The flowers of garlic mustard are either pollinated quite non-specifically by a variety of insects (solitary bees, a variety of flies, and on rare occasions, honeybees or bumblebees) or they can self-pollinate if these insect interactions do not occur. The seeds of the pollinated plants have been shown to be more vigorous than those produced by the self-pollinated plants. The ability to self-pollinate, though, does confer a great advantage on the survivability of an invading population founded by a single, established individual. Garlic mustard also has a slender, white taproot from which adventitious buds that can form flower stalks can arise. This root budding ability further adds to the difficulty of population control of these invasive plants.

A pollinated flower produces a fruit that is linear, 2.5 to 6.0 cm long and about 2 mm wide. A single plant can produce two to over four hundred fruits (with an average of twenty-two per plant). The fruits ripen between mid-June and September. Each fruit contains approximately sixteen seeds. A single plant, then, is capable of producing up to 8000 seeds in a single season! Seeds are contained in tan seedpods that are capable of ejecting the ripened seeds several feet away from the stem of the plant. Seeds must lay dormant for at least one year before germinating in the spring. Cold stratification is required to trigger seed germination. The seeds can remain viable in the soil for up to five years (a factor that further complicates the removal of an established garlic mustard population). Seeds can be transported great distances on boots of hikers or even on the tires of vehicles.

Seedlings emerge from February to early March and form basal rosettes by the middle of summer. These first-year rosettes are dark green with kidney shaped basal leaves and are very sensitive to drought. Sixty to ninety percent of these first year individuals fail to survive this first summer season. The surviving plants remain green over the winter and then grow very rapidly into the mature, second year form early in the next spring (typically early March) prior to the leafing of the over-story deciduous trees. The ability of garlic mustard to over-winter in a green (chlorophyll rich) form and to survive and grow in the near freezing temperatures of late fall and early spring enables it to take over a system’s habitat space and growth resources before the less cold-tolerant plant species can become established.

Ecological Impact
Garlic mustard is a threat to the forest ecosystems of the midwestern and eastern United States. It is able to form monospecific stands that dominate the understory of even relatively undisturbed forests and actively displace native understory plant species. Once garlic mustard is established in an area it is almost impossible (because of characteristics discussed above) to be eliminated. As a permanent component of a site’s flora, it increases its presence every year and grows out of control until it completely dominates the site. Tree seedlings (especially oaks) and many wildflowers (including spring beauty, trout lily, wild ginger, bloodroot, Dutchman’s breeches, hepatica, toothwort, and trillium) cannot survive the explosive growth and spread of garlic mustard. In addition, invertebrates and other consumers that rely on these natural plant species for food are harmed by the spread of this invasive “weed”. Garlic mustard also produces root exudates that inhibit the growth of important soil fungi and leaf chemicals that kill native butterfly larvae that feed on the plant.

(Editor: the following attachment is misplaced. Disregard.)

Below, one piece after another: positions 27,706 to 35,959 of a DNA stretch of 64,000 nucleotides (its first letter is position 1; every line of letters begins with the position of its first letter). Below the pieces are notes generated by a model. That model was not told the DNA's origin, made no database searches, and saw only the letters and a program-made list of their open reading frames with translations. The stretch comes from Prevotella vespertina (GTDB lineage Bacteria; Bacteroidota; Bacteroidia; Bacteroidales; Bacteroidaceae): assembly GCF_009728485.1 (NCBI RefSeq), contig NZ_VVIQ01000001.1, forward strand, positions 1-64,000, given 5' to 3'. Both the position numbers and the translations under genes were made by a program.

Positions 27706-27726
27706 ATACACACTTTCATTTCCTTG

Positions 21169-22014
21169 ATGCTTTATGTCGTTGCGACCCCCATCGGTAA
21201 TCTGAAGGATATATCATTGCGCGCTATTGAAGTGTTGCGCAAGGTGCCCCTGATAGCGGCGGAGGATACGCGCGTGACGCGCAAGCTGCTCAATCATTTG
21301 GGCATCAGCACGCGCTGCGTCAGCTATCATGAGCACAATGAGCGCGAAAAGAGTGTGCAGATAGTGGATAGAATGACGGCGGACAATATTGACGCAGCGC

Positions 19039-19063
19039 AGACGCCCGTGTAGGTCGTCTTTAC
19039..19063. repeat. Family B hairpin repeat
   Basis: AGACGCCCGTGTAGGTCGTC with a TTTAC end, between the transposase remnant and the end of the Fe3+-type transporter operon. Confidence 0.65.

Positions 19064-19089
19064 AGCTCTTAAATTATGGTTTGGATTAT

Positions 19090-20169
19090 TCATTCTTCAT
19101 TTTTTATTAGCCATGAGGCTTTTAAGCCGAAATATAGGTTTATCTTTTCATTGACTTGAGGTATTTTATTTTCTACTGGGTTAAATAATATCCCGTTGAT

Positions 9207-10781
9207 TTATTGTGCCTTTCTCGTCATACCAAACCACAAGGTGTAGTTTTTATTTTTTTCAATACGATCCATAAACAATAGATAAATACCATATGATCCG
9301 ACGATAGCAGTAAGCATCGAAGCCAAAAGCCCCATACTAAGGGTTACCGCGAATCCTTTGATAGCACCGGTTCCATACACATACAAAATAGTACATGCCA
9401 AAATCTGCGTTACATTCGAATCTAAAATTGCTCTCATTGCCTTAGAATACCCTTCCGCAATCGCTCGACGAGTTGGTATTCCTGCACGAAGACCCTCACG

Garlic mustard is edible and is used in its native range for a great variety of dietary and medicinal purposes. It is rich in vitamins A and C and makes a spicy addition to salads, sandwiches, or cooked dishes. Its crushingly negative impact, though, on native plants and native forest ecosystems renders these very minimal uses quite trivial and unimportant.

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Garlic mustard is an invasive plant that, thankfully, is edible and extremely healthful, and can be used in a variety of dishes. My favorite use for it, however, is a delicious pesto sauce. In fact, garlic mustard pesto is easily one of my top three favorite foraging recipes that I’ve ever tried! Just as with basil pesto, this is a sauce that goes deliciously with pasta, chicken, rice, or anything else you’d use a basil pesto for. Each cup will save you a lot of money if you find yourself buying gourmet pasta sauces when at the grocery store.

As the name implies, garlic mustard leaves have a strong, oniony flavor. Its roots taste more like horseradish. Both the leaves and some of the roots are used in this pesto recipe, and all parts of the plant are edible.

The plant grows and spreads very fast, so once you find a patch of it, you’ll be hard-pressed to use all the garlic mustard that is available to you. This recipe, however, provides an extremely simple and easy way to use a ton of garlic mustard in a delicious way. The pesto also freezes well, so it can be made in bulk and stored for later.

As for the ingredients, other than the garlic mustard, the rest will end up being the same as any other pesto. We’ll start with how to identify wild garlic mustard, and then dive into the recipe!

Identifying Garlic Mustard (Alliaria petiolata)

Identifying garlic mustard is easy, although it looks rather different during different stages of growth. When flowering it can be up to three feet tall, and develops small flowers with white petals on the tips of its long stalk.

Garlic Mustard First Year

Leaves are alternating and are heart to kidney-shaped, with scalloped edges. First-year plants grow in rosettes close to the ground, while second-year plants shoot up vertically, launching long and skinny stalks that can reach up to waist-height. Second-year plants tend to have pointier leaves as well.